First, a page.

House Republicans have said that “we have a once-in-a- generation opportunity to enact bold, pro-growth tax reform that will create jobs, grow paychecks, and unleash American competitiveness.” House Democrats are committed to a “better deal” and “better wages” for Americans of all stripes. President Donald Trump campaigned on bringing “federal policies in line with the needs of today’s working parents.”
If you’re willing to look beyond the cynical politics of our time, you’ll see that these goals align more than they diverge.
Talk to Americans in diners, factories, classrooms and small businesses like we have, and you’ll discover most want their leaders to work together for the betterment of our country, not to bicker over petty differences. In this spirit, we believe it’s possible to make meaningful progress toward our shared goals. And we have a bipartisan plan to do it.
Right now, more Americans have jobs than at any point in our nation’s history. But many who want to work still remain on the sidelines, and many who are working one or more full-time jobs still can’t make ends meet. A key reason behind both troubling trends is the high cost of child care.
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Last year, an NPR poll found that seven of ten American parents have experienced financial problems as a result of child care expenses. This is not a surprising result when you consider that child care and nursery school costs have nearly tripled over the last twenty-five years. Right now, in our home states of Kansas and Florida, child care costs more than in-state tuition at a four-year public college.
Every American family — regardless of socioeconomic status, political affiliation, or geographic location — should have the opportunity to prepare their children for the future with an excellent early-childhood education. This is a matter of principle, not partisanship.
This is about mothers who, despite working multiple jobs, can barely scrape together enough money to cover the cost of child care on top of their household’s basic needs. This is about fathers who have passed up job opportunities because they need to take care of their children. Access to affordable child care is as important to a Trump voter in central Florida as it is to a Clinton voter in Kansas.
That’s why we’ve come together, not as a Republican and a Democrat, but as two working parents with young children, to improve access to the federal child care tax credit and flexible spending accounts.
Our legislation is called the Promoting Affordable Childcare for Everyone, or PACE Act. Far from another congressional acronym, this is truly what we believe — that Congress can, and should, promote expanded access to affordable child care for everyone, no matter where you live or how much money you earn. The bill improves access to child care for those who need it most — low-income families — by making the existing child care tax credit refundable. Our plan helps all families tackle rising child care costs by increasing the value of the credit and ensuring that its buying power keeps up with inflation. It also increases the amount of pre-tax dollars that families can contribute to a child care flexible spending account and indexes the new cap to inflation.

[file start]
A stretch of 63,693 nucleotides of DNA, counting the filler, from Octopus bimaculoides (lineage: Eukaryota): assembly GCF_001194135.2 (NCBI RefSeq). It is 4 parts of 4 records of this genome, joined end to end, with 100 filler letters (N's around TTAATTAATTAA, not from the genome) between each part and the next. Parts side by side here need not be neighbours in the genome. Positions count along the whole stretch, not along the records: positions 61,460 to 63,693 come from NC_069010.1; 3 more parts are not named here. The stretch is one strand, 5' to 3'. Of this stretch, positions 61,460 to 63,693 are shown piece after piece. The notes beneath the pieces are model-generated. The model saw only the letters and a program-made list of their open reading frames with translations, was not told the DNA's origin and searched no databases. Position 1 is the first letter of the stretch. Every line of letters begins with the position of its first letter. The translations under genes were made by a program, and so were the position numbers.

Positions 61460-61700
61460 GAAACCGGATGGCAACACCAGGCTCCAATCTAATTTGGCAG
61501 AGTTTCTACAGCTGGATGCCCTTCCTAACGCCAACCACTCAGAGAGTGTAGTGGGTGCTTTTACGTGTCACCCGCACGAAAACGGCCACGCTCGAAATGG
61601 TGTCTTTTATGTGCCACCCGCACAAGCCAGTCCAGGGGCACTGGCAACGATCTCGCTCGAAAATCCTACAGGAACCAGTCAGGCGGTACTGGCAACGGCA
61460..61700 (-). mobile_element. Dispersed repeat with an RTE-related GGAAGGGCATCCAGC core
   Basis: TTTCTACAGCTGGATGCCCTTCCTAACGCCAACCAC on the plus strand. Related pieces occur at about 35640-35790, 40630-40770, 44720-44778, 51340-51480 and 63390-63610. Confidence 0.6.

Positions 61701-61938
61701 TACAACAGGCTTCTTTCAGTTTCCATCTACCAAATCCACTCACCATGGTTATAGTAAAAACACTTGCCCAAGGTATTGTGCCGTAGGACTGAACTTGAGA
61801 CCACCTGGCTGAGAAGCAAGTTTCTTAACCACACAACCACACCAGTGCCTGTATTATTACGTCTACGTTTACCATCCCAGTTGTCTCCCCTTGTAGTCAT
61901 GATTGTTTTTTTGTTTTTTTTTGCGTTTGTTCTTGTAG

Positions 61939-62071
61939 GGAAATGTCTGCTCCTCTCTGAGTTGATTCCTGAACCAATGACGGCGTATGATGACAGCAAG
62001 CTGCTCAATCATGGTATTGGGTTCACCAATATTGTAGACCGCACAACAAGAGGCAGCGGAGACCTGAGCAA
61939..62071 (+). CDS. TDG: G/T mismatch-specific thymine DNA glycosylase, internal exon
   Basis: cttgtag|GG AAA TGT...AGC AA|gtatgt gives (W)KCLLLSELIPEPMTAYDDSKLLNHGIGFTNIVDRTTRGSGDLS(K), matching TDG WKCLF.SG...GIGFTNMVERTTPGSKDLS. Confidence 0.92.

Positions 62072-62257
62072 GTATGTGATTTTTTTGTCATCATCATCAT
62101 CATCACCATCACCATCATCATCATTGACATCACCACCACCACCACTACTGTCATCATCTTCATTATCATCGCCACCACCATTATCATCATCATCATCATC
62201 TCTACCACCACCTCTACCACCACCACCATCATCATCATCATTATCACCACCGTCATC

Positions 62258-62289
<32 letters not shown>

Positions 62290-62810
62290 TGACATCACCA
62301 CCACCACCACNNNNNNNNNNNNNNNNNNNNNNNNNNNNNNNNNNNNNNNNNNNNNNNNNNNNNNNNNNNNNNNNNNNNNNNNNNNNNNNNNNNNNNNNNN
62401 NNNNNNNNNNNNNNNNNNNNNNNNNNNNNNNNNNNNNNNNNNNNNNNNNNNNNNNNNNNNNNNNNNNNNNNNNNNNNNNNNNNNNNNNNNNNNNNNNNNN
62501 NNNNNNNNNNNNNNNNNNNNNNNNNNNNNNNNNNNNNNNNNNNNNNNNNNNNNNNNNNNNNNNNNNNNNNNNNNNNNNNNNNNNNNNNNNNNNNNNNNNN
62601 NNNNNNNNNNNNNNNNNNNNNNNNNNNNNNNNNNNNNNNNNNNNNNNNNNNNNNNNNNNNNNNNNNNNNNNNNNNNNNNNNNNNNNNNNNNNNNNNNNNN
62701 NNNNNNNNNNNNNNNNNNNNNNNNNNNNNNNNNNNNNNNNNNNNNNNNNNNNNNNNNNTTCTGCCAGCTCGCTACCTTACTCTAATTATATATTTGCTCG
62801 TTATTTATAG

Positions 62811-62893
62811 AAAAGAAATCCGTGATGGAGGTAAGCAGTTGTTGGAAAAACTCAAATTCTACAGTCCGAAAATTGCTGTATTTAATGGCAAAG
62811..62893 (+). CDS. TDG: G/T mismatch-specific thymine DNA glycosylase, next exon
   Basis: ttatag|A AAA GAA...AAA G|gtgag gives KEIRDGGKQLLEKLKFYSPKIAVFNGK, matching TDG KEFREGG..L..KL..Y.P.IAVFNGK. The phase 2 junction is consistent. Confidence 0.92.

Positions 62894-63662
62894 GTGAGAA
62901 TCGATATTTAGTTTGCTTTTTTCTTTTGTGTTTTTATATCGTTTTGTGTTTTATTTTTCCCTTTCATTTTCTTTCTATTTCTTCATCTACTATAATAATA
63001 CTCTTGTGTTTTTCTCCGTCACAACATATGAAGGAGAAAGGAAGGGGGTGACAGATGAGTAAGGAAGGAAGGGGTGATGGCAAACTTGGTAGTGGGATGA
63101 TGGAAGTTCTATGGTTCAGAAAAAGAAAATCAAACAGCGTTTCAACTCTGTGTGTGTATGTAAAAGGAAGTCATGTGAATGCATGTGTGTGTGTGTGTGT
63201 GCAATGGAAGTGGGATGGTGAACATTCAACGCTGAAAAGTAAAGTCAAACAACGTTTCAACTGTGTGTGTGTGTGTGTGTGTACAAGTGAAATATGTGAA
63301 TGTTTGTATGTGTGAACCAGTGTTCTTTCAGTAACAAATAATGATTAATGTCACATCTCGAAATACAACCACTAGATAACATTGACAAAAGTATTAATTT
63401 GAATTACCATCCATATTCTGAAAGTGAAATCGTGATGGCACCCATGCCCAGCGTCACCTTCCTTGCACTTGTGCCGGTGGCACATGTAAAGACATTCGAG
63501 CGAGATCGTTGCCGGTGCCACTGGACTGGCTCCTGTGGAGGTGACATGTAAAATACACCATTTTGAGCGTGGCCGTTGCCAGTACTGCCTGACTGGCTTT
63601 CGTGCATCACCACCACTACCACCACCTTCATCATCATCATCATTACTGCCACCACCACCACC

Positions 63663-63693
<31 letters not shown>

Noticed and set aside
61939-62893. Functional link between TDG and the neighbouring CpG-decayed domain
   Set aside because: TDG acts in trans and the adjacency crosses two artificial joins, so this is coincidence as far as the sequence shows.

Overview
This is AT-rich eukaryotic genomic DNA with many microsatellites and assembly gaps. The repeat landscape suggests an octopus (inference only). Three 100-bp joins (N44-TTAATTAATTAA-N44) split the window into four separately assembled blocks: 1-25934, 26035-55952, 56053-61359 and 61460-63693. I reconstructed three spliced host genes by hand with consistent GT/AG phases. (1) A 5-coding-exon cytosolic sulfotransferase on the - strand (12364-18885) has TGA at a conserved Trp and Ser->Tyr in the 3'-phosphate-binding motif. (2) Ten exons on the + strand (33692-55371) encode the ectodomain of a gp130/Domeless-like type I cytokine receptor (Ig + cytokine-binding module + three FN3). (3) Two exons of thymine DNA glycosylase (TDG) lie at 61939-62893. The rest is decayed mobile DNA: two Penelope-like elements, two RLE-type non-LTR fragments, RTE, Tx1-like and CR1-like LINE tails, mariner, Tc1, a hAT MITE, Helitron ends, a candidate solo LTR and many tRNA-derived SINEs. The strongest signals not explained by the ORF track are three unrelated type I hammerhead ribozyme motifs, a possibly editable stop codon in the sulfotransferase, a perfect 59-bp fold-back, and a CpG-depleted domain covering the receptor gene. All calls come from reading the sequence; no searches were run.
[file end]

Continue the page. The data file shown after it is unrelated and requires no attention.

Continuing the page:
For example, a family of four making less than $15,000 a year would gain access to $3,000 per year to help pay for child care costs. Right now, they don’t make enough money to claim the credit. A middle-class family of four making $55,000 a year would see their maximum benefit increase from $1,200 today to $2,100 under our bill. Anyone who has a flexible spending account through their employer would be able to use an additional $2,500 in tax-free dollars for child care.
Given the divisive, politically-charged environment in Congress, the PACE Act won’t give all policymakers exactly what they want. But principled compromise rarely does. Likewise, given the exorbitant cost of child care in many parts of the country, this legislation won’t solve the affordability crisis. But it’s a meaningful step toward more opportunity and more prosperity for millions of Americans.
Throughout our nation’s history, real and lasting change has been achieved through cooperation and bipartisanship. We may be in difficult, fractious political times, but America’s children shouldn’t suffer as a result.
Ultimately, our bill represents something that no other child care bill from this Congress offers: a bipartisan pathway to the president’s desk.
Republican U.S. Rep. Kevin Yoder represents Kansas’ 3rd District. Democratic U.S. Rep. Stephanie Murphy represents Florida’s 7th District.